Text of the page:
Manny Machado is still a San Diego Padre. Bryce Harper is still a Philadelphia Phillie. And White Sox fans are still angry.
No, nothing's changed since earlier Thursday, when Harper broke Machado's week-and-change-old record for the biggest free-agent contract in the history of American pro sports, officially leaving the White Sox empty handed in their pursuits of the two biggest names on this offseason's free-agent market.
Neither guy ended up on the South Side, despite the fact that the team went after both, going especially hard on Machado, to the point where general manager Rick Hahn and team vice president Kenny Williams seemed blindsided when the 26-year-old infielder spurned them for the Padres last week.
Well, more than a week later, Williams voiced his opinion on the fallout in an interview with the Sun-Times' Daryl Van Schouwen, addressing the harsh reaction of fans who have taken to social media to express their outrage with the team's effort and approach to the negotiations.
"I was going to say it has already passed for us but Rick and I were talking about it yesterday, and it ain’t bleeping passed," Williams told Van Schouwen. "It’s a shame if it’s being portrayed that we were on the cheap on this thing. That’s really interesting because, holy s**t, that’s a quarter of a billion dollars we offered with a chance to be higher than what he’s getting."
White Sox fans have indeed attacked the front office for being cheap, and Williams is not exactly wrong in correcting them there. The White Sox committed to spend as much as $350 million on Machado. That is, by definition, the opposite of cheap.
But it doesn't take someone with inside info to figure out that the reason Machado is playing for the Padres right now is that there was a $50 million difference in the amount of guaranteed money in the two offers. The White Sox only offered $250 million guaranteed, while the Padres offered $300 million guaranteed. Machado went with the latter. And while Williams is not wrong in arguing that the White Sox offer could have made Machado richer over time, if Machado breaks his leg tomorrow, he'll be $50 million richer than he would have been had he signed with the White Sox.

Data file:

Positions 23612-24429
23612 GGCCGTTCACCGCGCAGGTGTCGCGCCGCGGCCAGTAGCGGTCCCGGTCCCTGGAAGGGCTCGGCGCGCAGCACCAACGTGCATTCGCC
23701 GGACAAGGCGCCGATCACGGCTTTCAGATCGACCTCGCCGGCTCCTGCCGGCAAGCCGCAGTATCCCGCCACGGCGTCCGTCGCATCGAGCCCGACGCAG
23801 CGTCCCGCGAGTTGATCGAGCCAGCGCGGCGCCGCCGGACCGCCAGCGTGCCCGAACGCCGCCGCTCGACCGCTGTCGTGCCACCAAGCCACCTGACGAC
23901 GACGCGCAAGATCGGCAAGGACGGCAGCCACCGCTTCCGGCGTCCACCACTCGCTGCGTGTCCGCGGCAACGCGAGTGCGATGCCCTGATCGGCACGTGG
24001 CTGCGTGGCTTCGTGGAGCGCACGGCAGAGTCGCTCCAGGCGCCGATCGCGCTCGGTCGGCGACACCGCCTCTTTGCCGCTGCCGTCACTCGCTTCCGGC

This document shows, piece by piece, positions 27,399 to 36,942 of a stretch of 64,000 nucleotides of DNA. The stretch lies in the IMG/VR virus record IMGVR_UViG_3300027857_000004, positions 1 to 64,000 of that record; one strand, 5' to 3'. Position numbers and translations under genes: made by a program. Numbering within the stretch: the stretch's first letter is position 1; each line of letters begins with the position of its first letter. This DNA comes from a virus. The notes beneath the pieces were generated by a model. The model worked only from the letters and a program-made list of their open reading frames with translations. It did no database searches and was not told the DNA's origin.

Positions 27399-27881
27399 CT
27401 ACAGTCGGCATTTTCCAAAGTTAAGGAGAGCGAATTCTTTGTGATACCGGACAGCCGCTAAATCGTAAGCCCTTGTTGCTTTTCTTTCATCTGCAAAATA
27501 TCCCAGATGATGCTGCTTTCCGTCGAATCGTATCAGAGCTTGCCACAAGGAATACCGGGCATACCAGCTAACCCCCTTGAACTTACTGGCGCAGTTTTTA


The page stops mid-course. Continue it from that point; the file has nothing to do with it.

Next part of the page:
That's a big difference. And a lot of fans feel the White Sox could've and should've done more, what with the financial flexibility they've talked about for so many months. Williams, though, thinks they did the best they could have done.
"There is nothing I can say that will make them feel better," Williams told Van Schouwen. "Rest assured that no one is feeling what Rick and I are feeling because every single day since June of last year, this is what we had planned for, the pursuit of both Harper and Machado. Harper (was) well out of our range. With Machado we extended ourselves as far as we could without jeopardizing what we’re going to need to do in the future.
"People are lost on the fact that on a yearly basis our offer was more than San Diego’s. The average annual value was 31 (million dollars) and change. So it was about years guaranteed. So there is an argument that could be made that our offer was the better of the two. It certainly had more upside for him. All he had to do was basically stay healthy."
Williams spoke the morning news of Machado's deal with the Padres broke, and his comments then irked a lot of fans, as he said part of the reason the White Sox couldn't commit more guaranteed dollars to Machado now was that they needed to plan for the day when their current prospects and young major leaguers need new contracts. That might be true, but it's at least half a decade down the road.
Well, the fans who were miffed by those comments that day won't be happy about these new ones, with Williams doubling down on that explanation.
"Our fans would have been much more disappointed in our inability to keep this next core together," Williams told Van Schouwen. "We would have overextended ourselves had we gone to an uncomfortable level."
The social-media rage is unlikely to subside, and these comments, coupled with the outcome of both pursuits, do little to disprove what Hahn referred to as a "false narrative" at SoxFest that the White Sox would not spend enough to bring top-of-the-line free agents to the South Side. No matter the effort level in the pursuits or the potential money committed, until the White Sox win a high-profile free-agent derby, that narrative, true or false, will remain intact.
In situations like these, money always seems to do the majority of the talking. Williams confirming that the White Sox were unwilling to spend what it ended up taking to land each of these free agents shows they might not have been having the same conversation as other teams, at least not the Padres with Machado or the Phillies with Harper.Click here to download the new MyTeams App by NBC Sports! Receive comprehensive coverage of your teams and stream the White Sox easily on your device.